Tetragonia tetragonioides

Common name: New Zealand spinach

Other common names: Warrigal greens, Warrigal cabbage, Warrigal spinach

Names in non-English languages: Spanish China


New Zealand spinach or Warrigal greens is a spinach-like plant originating in the southern hemisphere, where it occurs on New Zealand's North Island and the east coast of Australia, extending from the coastal southeast to the town of Rockhampton. 

It is a short-lived perennial up to 50 cm (1.6 ft) tall, with a low-lying, sprawling, creeping habit of soft stems radiating up to 2 meters (6.6 ft) outward from the centre.

The leaves are arrowhead-shaped, 7 to 10 cm (2.8 to 4 in) long, soft, succulent and medium green. Fine hairs on the surface and the stems give the plant a fuzzy, glistening appearance.

The flowers are small, yellow and arise from the leaf bases throughout the year. They are bisexual, with both male and female parts but require bees or other insects for pollination. The pollinated flowers are followed by angular, bell-shaped fruit up to 1.25 cm (0.5 in) long, with pointed horns, becoming dark brown when mature and with three or more small seed inside.


The young leaves and stems were an important vegetable in the diet of Australia's and New Zealand's native people long before Europeans arrived. Though still eaten today, its use is overshadowed by non-native species such as English spinach. It is now cultivated on a limited scale in home gardens and is sometimes available as a niche vegetable at farmer's markets.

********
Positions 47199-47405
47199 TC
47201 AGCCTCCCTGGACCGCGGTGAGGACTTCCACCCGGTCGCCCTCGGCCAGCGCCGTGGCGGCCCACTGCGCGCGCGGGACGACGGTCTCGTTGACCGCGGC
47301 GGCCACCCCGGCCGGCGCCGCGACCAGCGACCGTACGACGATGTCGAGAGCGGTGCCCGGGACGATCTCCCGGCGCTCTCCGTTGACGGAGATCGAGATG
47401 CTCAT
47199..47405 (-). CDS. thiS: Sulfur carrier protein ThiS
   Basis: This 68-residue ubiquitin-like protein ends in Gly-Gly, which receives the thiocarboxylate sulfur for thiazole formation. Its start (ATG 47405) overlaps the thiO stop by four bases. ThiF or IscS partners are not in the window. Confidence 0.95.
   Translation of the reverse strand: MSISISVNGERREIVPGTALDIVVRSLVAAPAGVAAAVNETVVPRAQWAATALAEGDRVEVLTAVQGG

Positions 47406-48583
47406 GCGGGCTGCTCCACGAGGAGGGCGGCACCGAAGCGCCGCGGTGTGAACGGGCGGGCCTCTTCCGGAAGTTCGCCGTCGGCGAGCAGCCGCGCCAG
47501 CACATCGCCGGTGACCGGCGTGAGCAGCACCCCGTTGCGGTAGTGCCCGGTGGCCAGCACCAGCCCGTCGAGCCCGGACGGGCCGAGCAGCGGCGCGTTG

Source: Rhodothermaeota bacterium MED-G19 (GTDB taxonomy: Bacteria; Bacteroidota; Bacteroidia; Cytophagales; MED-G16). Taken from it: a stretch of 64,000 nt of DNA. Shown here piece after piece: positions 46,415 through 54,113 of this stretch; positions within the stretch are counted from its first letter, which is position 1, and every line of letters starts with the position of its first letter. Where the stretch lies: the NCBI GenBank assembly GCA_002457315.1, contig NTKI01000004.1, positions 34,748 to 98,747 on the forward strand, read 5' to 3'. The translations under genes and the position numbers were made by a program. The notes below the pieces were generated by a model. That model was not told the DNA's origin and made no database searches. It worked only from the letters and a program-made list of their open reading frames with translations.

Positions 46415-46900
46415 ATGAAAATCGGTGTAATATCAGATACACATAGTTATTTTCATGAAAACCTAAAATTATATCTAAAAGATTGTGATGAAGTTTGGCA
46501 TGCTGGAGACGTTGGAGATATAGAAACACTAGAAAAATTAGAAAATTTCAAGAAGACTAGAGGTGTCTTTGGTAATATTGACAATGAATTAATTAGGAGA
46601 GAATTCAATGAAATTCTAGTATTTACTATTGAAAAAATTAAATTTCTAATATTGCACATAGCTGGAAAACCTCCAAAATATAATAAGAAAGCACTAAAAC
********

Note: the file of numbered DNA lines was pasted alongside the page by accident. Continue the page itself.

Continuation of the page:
Unlike English spinach, it is suited to be grown in warm climates with high summer temperatures and is slow-bolting (a reduced tendency to flower). This helped encourage its introduction and cultivation as a spinach crop in upland areas in the Philippines and some Central and South American countries.

Though not related to English spinach, the young leaves have a similar texture and flavour, albeit milder and slightly bitter. However, like English spinach, it is high in oxalic acid. Only the young leaves and the stem tips are eaten, and they need to be blanched for a couple of minutes and the blanching water discarded as a precaution. After blanching, it can be stored frozen like spinach or used straight-away in vegetable dishes, salads, pestos, quiches and stuffings.

It grows naturally in seashore environments and is used extensively in coastal dune plantings in its native range to control erosion and sand drift.

Health use

The cooked leaves and stems are reportedly a good source of iron, calcium and phosphorus.


Grows naturally in sub-humid to moderately humid subtropical and tropical mid- to high-elevation climates, generally areas with annual lows of 8 to 19°C, annual highs of 17 to 28°C, annual rainfall of 600 to 1800 mm and a dry season of 7 months or less.


New plants are usually started from seed, which benefit from pre-soaking in water for twenty-four hours before sowing. Performs best in rich or well-manured, free-draining loam and sand soils of a moderately acid to slightly alkaline nature, generally with a pH of 5.8 to 8.0, and sites with full to partial sun exposure.

The seed are best sown in spring to early summer in subtropical areas and near the end of the rainy season in tropical areas, when there is sufficient soil moisture for good germination and growth, and the humidity level has started to fall.

Problem features

It has a creeping habit and seeds freely, producing viable seed that are easily dispersed by water. In some regions, it is recorded as an invasive species, a term applied to serious weeds. The Hawaii Pacific Weed Risk Assessment (HPWRA) project assessed it as a high weed risk species for Hawaii.

The uncooked leaves and stems have a high oxalic acid content which may adversely affect kidney function.

Where it grows

With irrigation or groundwater



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